Menopause can lead to changes in your skin and hair. Here are the most common ones and how to treat them.
Menopause is one of life’s many eventualities that all women will go through at some stage. It is diagnosed when a woman has gone a year without menstruating and has no other biological or physiological reasons for amenorrhea. For some, it can start in their 40s, but the average age in the United States is 51. This period brings with it some temporary side effects as well as long-term changes to your body. And your hair and skin are no exception.
The Effects of Menopause
Menopause marks the end of a woman’s child-bearing years as her menstruation comes to an end. Epidemiologists predict that by 2025 there will be one billion people experiencing menopause out of the eight billion-strong global population. Initially, this phase can bring with it a host of negative side effects. Some common ones include mood swings, emotional distress, sleep disturbances, weight gain, and hot flashes.
It also brings about some significant changes to your skin and hair, including the following:
- Collagen production drops, so the skin loses elasticity and plumpness
- The skin becomes thinner and more prone to itchiness, dryness, and eczema.
- Menopausal acne can start to flare up due to fluctuating hormone levels
- Dark marks, or sunspots, may become more visible and pronounced as you age
- Hair thinning or hair loss, with texture becoming dryer and more coarse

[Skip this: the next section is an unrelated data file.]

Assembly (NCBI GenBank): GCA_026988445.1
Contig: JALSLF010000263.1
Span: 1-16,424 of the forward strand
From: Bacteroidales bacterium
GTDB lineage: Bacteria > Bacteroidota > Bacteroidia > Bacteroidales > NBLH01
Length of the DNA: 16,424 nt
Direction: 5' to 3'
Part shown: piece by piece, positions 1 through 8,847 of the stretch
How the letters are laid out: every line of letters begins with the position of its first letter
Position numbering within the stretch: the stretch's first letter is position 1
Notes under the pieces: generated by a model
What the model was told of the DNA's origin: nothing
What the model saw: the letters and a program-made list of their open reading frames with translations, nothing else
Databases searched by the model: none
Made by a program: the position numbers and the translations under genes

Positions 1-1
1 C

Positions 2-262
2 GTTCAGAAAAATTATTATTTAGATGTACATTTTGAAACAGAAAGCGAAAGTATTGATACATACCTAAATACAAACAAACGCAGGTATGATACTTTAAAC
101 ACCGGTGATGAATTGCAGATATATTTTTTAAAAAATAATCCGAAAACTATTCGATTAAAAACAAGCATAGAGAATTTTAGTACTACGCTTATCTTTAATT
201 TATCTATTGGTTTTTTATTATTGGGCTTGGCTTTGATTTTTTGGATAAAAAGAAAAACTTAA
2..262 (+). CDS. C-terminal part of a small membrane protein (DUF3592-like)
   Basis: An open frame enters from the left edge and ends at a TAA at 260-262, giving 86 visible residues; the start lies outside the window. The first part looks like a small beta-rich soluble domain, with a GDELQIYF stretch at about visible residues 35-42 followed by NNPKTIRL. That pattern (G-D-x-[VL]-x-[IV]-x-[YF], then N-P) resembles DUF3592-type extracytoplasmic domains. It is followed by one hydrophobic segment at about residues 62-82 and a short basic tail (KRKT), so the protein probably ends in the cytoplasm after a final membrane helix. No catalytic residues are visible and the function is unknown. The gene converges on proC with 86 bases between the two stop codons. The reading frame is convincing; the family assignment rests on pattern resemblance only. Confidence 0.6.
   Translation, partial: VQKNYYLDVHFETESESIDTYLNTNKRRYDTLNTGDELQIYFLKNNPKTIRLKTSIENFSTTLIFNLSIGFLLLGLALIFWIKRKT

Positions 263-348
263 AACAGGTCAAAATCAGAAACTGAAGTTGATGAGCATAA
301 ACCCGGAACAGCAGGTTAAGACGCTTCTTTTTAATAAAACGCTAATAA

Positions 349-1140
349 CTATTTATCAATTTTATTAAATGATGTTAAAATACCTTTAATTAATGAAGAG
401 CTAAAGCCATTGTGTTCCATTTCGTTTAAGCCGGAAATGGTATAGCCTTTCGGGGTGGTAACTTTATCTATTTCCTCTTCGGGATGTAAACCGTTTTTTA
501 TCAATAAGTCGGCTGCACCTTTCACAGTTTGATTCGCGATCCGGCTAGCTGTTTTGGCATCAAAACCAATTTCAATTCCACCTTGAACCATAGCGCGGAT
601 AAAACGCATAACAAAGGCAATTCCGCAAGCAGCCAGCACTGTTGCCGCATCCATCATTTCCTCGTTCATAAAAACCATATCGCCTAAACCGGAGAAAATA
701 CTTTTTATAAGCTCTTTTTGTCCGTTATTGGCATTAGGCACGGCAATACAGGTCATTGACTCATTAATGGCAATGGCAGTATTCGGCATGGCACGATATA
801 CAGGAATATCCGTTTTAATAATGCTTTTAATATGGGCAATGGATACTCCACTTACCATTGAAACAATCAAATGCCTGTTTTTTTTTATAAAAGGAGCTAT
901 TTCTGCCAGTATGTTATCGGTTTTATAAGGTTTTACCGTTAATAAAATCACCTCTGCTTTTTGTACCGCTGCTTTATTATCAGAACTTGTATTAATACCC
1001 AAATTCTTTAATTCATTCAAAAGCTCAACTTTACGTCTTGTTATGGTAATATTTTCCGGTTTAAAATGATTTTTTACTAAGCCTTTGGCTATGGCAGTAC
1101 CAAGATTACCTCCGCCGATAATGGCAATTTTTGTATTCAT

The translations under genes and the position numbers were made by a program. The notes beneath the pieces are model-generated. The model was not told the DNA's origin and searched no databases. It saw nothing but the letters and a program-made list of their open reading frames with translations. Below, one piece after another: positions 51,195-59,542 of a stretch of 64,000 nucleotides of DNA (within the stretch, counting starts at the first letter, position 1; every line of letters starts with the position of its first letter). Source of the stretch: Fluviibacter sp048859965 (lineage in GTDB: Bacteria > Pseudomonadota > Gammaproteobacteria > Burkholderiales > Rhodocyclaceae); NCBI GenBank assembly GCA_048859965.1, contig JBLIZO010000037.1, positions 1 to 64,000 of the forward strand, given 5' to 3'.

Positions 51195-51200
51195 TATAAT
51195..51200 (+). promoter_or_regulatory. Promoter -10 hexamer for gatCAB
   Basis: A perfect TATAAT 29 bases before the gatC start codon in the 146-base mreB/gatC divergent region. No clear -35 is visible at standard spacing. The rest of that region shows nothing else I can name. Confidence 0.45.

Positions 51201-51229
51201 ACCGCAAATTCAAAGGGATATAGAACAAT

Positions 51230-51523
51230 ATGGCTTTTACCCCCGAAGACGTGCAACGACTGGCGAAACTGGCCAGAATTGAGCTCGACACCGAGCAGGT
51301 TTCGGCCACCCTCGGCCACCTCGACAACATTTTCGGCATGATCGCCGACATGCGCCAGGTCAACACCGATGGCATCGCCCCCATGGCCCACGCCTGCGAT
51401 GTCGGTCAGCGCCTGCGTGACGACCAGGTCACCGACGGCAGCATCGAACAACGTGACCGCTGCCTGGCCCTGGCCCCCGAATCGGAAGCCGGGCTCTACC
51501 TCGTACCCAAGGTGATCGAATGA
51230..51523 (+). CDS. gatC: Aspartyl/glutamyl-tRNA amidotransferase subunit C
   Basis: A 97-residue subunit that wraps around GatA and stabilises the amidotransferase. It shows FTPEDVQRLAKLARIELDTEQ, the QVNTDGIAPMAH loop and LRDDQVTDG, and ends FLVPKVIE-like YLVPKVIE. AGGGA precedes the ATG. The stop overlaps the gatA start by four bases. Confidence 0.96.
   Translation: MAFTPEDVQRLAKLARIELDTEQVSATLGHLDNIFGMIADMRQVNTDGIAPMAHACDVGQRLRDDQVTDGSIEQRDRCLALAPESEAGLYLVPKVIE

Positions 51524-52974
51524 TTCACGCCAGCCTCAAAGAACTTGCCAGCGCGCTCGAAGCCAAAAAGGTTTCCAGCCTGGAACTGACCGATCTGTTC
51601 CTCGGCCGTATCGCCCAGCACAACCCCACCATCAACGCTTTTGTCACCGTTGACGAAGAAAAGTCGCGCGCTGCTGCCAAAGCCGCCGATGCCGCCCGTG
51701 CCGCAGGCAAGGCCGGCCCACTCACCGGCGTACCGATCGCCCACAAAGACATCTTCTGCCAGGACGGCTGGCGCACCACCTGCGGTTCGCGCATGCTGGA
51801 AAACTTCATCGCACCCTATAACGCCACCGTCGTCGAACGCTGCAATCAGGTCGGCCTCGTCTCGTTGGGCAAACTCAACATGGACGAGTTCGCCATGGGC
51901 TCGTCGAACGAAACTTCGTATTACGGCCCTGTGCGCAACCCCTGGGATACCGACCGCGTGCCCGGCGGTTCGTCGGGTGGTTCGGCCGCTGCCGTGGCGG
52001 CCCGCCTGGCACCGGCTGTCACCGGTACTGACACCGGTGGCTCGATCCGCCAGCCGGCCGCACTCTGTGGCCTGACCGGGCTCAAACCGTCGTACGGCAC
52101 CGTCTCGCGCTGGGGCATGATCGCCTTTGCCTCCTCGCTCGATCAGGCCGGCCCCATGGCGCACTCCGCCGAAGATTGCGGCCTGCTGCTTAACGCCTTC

Fortunately, there are several ways to take care of your skin and hair during and after menopause. Here’s how to keep them healthy and radiant.
Amp Up the Moisturization
Both our hair and skin become dryer as we get older. To combat this, switch to a thicker, more nourishing facial moisturizer. Creams that come in jars or tubs are best. The same goes for your hair and a hydrating hair mask may help to restore moisture and shine.
Avoid Harsh Ingredients
Many people experience breakouts, skin irritation, and other rashes during menopause as the skin become thinner and, sometimes, more sensitive. Rather than using harsh products that could aggravate the skin, opt for gentle, fragrance-free skincare instead.
Don’t Forget the SPF
When we are younger, our skin may repair sun-induced damage more easily. Once women hit menopause, however, skin cannot bounce back as well and is more prone to damage from environmental stressors such as UV rays.
It is important to note, however, that sun protection should be stressed from an early age as childhood sunburns are often the cause of skin cancer later in life, particularly melanoma, the most deadly type of skin cancer. Cumulative sun exposure throughout life is linked to basal and squamous cell skin cancers.
Hang on to Your Hair
As estrogen levels decrease during menopause, our hair can start to thin, particularly along the frontal part and at the temples. If you notice significant thinning, it is important to see a dermatologist early to discuss treatment options to slow progression.